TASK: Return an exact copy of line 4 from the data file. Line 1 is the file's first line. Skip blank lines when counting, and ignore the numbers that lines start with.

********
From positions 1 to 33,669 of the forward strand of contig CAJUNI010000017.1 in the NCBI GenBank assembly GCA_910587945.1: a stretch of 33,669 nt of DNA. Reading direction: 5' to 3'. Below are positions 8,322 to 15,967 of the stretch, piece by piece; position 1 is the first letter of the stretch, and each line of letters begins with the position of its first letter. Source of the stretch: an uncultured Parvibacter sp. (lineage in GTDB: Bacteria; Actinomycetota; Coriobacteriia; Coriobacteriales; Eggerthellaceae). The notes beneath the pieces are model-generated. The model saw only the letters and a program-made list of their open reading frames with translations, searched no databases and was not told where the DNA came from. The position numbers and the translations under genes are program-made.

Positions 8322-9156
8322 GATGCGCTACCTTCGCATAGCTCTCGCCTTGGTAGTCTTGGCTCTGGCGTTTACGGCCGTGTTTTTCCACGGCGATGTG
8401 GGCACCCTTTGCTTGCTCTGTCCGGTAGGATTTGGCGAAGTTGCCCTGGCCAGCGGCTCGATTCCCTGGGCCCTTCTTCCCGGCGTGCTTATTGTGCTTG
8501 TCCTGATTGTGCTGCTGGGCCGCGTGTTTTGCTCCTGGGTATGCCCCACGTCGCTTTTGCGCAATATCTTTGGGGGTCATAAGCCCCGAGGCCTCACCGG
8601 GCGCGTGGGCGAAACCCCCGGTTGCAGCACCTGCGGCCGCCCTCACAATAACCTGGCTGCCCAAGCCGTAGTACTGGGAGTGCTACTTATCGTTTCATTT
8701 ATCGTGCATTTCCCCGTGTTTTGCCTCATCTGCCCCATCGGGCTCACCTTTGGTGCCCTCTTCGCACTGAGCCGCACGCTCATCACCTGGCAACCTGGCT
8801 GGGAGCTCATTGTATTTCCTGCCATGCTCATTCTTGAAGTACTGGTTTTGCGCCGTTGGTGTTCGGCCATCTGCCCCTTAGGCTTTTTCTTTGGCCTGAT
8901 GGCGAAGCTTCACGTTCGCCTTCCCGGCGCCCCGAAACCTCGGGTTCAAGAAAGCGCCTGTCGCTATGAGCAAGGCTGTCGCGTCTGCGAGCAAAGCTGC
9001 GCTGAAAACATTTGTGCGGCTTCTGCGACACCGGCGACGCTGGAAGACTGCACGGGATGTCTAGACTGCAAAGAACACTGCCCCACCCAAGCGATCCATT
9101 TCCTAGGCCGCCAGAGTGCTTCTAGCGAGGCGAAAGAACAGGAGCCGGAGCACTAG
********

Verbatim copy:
8401 GGCACCCTTTGCTTGCTCTGTCCGGTAGGATTTGGCGAAGTTGCCCTGGCCAGCGGCTCGATTCCCTGGGCCCTTCTTCCCGGCGTGCTTATTGTGCTTG